Babylon is a powerful language dictionary and translation application that can assist linguists at any level.
As a professional translation worker, I have a tendency to take a very advanced view of language and language learning and assume it’s very common – or that it should be. I always assume that everyone can learn languages – that everyone has the time and mindframe to simply start learning and wind up a few weeks or months later chatting away in their new adoptive tongue. This stems from my own experience; I’ve always found languages easy and fascinating, so I’ve learned them, at least to a casual degree, very easily and quickly.
But, as logic teaches us, our experiences are not universal. Just as I will always disappoint my car mechanic who no doubt assumes anyone could learn how to take their engine apart and rebuild it should they only apply themselves, many people not only have no desire to learn a language, they have little skill in the area. That doesn’t mean that people with no “head for languages” are doomed to only experience in the world in their own native tongue, however, for we live in the Future and have plenty of technology to assist us.
Babylon (www.babylon.com) is a computer application that is often described as “language translation” software – but it’s really more of a dictionary-cum-contextual identifier application. Even so, it’s an amazing tool and very powerful – and very useful for people who either haven’t mastered a foreign language or who are in the midst of learning. Even someone like me, who knows his languages very well, can get a lot of use out of Babylon, because no one can know every word.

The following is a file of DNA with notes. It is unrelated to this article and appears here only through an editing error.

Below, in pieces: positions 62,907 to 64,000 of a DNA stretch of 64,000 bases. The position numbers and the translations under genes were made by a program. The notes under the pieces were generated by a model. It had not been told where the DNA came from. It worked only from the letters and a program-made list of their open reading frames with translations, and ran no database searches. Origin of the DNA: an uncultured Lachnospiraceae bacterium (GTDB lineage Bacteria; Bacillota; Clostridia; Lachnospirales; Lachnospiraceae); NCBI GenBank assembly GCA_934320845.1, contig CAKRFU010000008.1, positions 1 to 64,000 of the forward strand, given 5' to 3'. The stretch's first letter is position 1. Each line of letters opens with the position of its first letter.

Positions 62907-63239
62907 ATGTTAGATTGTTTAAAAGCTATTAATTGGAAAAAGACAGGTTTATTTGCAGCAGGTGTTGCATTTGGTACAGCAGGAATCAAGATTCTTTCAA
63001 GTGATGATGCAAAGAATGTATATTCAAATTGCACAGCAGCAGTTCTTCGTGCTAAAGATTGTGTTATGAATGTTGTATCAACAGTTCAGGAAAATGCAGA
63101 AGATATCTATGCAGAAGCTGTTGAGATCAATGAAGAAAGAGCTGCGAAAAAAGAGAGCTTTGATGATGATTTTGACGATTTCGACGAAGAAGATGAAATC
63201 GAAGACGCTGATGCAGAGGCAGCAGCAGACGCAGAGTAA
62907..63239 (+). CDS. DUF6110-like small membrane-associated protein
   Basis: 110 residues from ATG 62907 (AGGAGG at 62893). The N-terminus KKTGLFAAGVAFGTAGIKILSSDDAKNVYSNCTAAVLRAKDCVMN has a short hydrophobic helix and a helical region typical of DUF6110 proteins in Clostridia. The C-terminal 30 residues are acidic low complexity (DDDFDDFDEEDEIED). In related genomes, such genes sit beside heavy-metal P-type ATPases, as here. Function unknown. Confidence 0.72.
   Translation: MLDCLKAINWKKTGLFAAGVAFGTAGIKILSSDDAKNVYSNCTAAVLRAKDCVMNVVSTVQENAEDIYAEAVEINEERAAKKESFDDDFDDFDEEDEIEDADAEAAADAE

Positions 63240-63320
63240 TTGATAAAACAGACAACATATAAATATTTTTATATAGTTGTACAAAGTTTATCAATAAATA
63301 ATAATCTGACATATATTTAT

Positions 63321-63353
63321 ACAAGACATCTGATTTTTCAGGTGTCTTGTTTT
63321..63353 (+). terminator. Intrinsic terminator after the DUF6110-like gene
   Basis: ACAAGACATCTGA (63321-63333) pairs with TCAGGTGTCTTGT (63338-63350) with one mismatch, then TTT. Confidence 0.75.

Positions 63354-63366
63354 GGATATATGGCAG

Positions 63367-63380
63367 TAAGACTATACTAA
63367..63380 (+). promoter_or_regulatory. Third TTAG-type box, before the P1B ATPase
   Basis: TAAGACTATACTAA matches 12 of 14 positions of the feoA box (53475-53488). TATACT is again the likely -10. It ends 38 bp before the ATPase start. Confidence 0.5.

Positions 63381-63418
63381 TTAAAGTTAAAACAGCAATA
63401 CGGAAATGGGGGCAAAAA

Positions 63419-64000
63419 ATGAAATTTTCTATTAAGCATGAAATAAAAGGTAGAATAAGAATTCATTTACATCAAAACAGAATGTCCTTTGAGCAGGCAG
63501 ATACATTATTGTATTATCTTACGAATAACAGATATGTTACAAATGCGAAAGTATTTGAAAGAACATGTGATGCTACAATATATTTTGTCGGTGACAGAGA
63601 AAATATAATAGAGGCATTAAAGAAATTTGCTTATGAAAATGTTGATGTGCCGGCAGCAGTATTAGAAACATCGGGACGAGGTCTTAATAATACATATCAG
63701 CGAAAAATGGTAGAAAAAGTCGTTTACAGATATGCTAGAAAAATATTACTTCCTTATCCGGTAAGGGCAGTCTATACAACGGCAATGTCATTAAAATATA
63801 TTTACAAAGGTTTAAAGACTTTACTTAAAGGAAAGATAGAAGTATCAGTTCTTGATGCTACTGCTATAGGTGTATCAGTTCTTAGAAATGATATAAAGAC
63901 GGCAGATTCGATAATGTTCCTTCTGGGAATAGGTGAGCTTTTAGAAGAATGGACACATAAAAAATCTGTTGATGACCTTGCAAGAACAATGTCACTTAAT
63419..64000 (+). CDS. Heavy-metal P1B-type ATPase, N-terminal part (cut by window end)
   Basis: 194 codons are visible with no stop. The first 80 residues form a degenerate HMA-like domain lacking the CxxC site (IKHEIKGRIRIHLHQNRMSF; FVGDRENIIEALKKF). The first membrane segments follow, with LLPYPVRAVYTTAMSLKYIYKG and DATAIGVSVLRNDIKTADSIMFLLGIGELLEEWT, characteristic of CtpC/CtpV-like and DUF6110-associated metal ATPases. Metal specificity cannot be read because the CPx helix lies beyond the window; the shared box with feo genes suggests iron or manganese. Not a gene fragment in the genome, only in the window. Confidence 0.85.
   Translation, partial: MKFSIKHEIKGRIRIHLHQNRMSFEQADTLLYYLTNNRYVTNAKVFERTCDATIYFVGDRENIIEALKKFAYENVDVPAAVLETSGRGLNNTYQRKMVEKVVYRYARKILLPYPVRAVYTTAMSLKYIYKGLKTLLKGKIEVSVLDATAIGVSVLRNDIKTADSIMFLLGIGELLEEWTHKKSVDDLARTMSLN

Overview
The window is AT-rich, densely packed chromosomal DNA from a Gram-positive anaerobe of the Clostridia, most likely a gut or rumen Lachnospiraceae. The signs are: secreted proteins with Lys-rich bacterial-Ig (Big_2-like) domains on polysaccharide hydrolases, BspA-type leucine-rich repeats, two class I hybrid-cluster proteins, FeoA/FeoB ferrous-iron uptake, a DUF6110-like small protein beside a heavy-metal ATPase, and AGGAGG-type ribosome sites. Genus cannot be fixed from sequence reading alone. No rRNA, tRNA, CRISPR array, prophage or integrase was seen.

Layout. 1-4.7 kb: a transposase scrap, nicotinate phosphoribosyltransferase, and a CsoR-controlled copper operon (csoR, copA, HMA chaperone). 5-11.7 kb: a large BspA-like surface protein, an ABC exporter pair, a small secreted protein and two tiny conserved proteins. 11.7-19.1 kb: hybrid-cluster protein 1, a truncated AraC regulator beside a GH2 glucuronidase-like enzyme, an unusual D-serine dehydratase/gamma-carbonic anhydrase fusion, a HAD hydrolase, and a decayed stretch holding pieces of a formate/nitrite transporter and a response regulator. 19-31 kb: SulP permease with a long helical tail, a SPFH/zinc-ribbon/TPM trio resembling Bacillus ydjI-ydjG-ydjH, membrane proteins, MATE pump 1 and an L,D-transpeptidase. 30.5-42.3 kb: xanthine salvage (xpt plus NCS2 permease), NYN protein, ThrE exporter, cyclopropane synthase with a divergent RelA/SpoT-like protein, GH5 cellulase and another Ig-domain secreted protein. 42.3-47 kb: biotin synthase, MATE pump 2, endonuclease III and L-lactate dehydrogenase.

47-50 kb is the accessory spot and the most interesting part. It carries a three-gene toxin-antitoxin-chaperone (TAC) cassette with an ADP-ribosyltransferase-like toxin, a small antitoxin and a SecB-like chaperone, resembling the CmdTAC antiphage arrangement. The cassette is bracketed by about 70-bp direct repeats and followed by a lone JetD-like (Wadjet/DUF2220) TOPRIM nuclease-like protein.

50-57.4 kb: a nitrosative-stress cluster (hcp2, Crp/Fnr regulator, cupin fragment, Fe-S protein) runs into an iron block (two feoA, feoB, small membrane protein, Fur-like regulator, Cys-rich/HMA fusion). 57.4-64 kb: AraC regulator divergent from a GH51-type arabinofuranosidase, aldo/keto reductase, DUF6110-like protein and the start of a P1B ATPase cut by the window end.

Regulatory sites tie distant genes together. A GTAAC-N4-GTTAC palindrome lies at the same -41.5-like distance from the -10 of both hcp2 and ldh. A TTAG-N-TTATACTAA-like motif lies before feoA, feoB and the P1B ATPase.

Once installed, it’s simple: While browsing the web, any word you don’t understand in another language, just right-click and the Babylon window pops up with the definition, contextual use, and pronunciation guide. It’s really quite amazing and useful, and you can see the application when you’re learning a language – instead of having to stop and look up the word, you quickly see its meaning, work out the grammar implications, and continue reading. Plus, Babylon already services more than 77 languages, so no more buying multiple dictionaries just to read the world news!
Babylon has been accused of being overly aggressive with their software installation, including via deceptive practices a toolbar that is often considered a “browser hijacker” in that it resets many preferences in your web browser to Babylon’s favour and makes it very difficult to uninstall or change the settings back. Google dissolved a partnership with Babylon over similar issues last year, in fact. While I find it very easy to avoid the toolbar when installing the software, do keep it in mind, and don’t ever install anything on your computer you’re not 100% comfortable with.
All that said, Babylon remains useful and powerful for any language lover at any level, and I highly recommend it.
Image courtesy useroot.com